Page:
Backsliding in Moscow by John B. Dunlop   (Site not responding. Last check: 2007-10-29)
Max Weber long ago defined the state as “a human community that (successfully) claims the monopoly of the legitimate use of physical force within a given territory.” In this sense, and perhaps in this sense alone, Putin could be said to have been a successful state-builder.
Sixty-seven percent (that is, two-thirds) contended that, in rendering their decisions, “judges in general are not ruled by the law, and they pass unjust sentences.” Forty percent cited personal greed as the chief motivation behind the judges’ sentences.
The deep suspicion and even contempt of the Russian citizenry for their police force are well known.
www.hooverdigest.org /051/dunlop.html   (1166 words)

 Great Writings | Nick Lewis: The Blog
Somewhere or other Byron makes use of the French word longeur, and remarks in passing that though in England we happen not to have the word, we have the thing in considerable profusion.
In the same way, there is a habit of mind which is now so widespread that it affects our thinking on nearly every subject, but which has not yet been given a name.
Both words are normally used in so vague a way that any definition is liable to be challenged, but one must draw a distinction between them, since two different and even opposing ideas are involved.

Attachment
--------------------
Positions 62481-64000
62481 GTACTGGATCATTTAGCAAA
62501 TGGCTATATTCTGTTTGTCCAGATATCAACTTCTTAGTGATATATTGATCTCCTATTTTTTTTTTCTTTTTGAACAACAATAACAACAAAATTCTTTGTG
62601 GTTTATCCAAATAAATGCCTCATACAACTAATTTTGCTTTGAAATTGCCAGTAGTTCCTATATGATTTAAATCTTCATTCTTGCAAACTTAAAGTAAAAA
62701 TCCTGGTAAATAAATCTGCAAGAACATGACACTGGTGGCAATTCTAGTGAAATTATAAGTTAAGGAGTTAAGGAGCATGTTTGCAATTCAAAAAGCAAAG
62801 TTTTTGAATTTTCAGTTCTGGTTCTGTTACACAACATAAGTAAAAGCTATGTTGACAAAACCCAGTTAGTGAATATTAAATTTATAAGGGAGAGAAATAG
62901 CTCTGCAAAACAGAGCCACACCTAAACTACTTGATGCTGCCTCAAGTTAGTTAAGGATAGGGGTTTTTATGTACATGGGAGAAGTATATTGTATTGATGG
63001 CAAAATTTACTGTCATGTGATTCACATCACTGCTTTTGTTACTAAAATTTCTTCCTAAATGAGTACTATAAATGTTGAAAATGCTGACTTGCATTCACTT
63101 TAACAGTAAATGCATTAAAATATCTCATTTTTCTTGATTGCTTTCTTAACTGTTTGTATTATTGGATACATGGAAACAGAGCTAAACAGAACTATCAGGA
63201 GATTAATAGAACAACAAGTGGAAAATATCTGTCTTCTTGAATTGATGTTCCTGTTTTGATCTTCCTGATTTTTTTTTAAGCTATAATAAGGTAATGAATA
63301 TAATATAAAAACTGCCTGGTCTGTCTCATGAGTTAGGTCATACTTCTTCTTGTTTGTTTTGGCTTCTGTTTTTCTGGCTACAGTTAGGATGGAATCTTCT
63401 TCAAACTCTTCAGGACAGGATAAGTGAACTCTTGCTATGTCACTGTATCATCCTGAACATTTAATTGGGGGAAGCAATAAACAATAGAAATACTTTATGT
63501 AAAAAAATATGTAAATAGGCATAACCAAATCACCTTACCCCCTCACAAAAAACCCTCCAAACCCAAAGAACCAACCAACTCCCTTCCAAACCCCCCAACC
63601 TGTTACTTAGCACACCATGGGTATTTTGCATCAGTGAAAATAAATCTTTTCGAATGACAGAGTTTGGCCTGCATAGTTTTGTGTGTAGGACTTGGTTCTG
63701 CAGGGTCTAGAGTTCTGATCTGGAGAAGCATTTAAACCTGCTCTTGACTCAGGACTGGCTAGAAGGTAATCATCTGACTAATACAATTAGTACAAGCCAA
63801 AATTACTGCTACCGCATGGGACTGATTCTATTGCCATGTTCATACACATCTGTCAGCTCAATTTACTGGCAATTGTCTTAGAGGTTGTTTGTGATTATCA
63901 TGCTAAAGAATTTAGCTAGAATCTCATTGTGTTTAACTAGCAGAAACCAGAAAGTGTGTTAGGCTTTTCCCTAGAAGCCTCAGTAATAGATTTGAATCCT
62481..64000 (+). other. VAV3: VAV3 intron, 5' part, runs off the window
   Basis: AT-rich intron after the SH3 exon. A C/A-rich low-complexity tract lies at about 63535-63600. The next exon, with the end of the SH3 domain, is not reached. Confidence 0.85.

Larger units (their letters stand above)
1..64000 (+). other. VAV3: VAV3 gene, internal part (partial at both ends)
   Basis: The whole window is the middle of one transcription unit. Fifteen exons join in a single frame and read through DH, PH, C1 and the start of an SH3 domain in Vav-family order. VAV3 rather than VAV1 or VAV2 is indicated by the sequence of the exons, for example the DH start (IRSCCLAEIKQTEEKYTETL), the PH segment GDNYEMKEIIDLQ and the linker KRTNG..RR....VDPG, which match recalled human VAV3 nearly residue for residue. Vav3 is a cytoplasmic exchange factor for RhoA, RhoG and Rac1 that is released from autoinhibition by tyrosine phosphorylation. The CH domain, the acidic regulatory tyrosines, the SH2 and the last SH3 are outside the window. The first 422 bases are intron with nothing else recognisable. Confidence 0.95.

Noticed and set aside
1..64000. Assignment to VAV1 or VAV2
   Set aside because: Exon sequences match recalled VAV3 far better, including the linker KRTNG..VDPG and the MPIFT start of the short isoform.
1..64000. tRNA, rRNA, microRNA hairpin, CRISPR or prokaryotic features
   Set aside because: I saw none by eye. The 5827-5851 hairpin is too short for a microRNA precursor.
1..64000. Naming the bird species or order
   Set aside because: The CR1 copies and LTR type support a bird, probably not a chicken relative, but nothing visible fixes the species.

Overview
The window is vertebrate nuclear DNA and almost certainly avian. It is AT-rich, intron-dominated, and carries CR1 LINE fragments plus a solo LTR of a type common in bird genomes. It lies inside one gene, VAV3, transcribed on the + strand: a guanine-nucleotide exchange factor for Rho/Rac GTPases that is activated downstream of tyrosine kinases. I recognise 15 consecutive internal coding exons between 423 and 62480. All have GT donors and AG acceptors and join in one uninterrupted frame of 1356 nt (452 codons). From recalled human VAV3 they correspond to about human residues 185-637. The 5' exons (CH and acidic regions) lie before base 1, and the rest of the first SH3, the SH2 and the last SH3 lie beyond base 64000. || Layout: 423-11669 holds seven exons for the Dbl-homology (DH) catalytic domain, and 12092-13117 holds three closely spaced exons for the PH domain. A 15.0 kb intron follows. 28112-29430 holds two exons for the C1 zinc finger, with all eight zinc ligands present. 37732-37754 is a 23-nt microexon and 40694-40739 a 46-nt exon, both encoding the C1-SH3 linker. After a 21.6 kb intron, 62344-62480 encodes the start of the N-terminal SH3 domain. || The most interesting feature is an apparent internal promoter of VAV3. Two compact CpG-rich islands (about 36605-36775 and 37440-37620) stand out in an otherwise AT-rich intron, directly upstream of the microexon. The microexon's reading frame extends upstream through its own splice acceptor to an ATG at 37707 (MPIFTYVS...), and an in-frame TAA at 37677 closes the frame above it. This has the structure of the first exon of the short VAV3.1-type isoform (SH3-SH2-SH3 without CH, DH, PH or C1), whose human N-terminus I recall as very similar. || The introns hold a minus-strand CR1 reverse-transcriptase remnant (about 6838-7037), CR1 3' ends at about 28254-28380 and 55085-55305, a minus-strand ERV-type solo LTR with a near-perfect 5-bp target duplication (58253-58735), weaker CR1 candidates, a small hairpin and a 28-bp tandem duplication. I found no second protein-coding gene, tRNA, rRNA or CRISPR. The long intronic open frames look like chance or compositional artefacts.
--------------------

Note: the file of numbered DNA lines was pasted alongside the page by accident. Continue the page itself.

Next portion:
www.nicklewis.org /anthology/great-writings?page=1   (3149 words)

 Everything about List Of Countries By Area   (Site not responding. Last check: 2007-10-29)
Following an assault by Japanese forces, the British General Arthur Percival surrenders.
About 80,000 Indian, United Kingdom and Australian soldiers become prisoners of war, the largest surrender of British-led military personnel in history.
2005 is the World Year of Physics, the Year of the Rooster in the Chinese calendar, and the International Year of the Eucharist in Catholicism.
list.of.countries.by.area.en.wikimiki.org   (9650 words)

 Taxes, Death and Certainty
(Politics as a Vocation), coined the famous concept “monopoly on the legitimate use of physical force” he could not imagine just how efficient modern governments have perfected the practice of intimidation.
The certainty of the country’s demise is as probable as being held up at gun point from the IRS.
is a means to provide the functional accounting that pays off the co-conspirators that unleash the energy force of darkness on a country of blinded serfs.
www.batr.org /wrack/032006.html   (1136 words)

 propsanddefs.html   (Site not responding. Last check: 2007-10-29)
...a state is a human community that (successfully) claims the monopoly of the legitimate use of physical
No living being can be happy or even exist unless his needs are sufficiently proportioned to his means.
This problem--the experience of the irrationality of the world--has been the driving force of all religious evolution...
people.uncw.edu /kozloffm/propsanddefs.html   (845 words)